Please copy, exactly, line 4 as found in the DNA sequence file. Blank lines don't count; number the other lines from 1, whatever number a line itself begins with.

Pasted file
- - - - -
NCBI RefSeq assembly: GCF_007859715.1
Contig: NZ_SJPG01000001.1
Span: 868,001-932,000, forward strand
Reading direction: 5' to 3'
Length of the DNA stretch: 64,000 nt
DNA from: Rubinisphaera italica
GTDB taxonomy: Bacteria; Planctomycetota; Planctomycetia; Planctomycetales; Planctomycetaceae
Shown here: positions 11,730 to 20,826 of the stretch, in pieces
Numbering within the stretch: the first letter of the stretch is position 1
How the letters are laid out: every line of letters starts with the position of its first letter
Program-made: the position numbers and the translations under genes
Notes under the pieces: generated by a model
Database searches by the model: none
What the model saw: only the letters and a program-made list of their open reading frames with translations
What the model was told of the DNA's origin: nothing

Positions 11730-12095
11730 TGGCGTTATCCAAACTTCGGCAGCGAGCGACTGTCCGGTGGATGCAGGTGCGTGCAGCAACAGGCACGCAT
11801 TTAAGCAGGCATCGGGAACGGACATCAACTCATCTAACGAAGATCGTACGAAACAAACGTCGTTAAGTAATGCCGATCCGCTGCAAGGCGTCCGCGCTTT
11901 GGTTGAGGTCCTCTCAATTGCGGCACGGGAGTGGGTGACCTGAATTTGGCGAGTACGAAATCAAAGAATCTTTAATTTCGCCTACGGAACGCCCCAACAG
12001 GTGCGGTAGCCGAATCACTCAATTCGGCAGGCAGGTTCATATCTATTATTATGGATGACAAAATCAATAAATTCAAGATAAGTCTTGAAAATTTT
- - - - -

Reading direction: 5' to 3'